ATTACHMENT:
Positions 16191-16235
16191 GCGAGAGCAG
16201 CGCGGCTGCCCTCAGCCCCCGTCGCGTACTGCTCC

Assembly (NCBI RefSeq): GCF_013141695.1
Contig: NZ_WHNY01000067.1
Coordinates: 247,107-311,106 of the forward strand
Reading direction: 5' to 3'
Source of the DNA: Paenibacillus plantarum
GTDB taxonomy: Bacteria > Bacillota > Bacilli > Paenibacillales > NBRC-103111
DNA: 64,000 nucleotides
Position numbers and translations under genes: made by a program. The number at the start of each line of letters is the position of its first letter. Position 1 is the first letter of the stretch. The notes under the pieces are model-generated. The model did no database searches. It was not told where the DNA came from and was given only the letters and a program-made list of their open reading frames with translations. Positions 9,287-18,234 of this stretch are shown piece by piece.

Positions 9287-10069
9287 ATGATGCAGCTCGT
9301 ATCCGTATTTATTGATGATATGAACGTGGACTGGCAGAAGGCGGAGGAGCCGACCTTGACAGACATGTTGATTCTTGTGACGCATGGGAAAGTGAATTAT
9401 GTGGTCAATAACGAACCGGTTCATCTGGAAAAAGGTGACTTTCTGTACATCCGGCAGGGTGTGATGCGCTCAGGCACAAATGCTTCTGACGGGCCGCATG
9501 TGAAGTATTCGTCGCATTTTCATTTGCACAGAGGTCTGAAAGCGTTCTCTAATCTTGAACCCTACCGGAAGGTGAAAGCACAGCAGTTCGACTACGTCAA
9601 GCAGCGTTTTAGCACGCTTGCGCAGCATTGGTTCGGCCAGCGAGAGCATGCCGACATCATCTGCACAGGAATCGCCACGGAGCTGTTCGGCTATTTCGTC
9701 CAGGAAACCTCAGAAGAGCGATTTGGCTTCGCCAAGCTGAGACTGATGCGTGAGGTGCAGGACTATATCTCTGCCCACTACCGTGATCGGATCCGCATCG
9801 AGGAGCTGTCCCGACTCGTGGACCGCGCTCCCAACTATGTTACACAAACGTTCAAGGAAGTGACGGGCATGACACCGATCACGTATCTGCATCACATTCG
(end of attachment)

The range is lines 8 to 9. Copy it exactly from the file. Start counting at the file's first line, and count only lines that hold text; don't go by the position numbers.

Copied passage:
Source of the DNA: Paenibacillus plantarum
GTDB taxonomy: Bacteria > Bacillota > Bacilli > Paenibacillales > NBRC-103111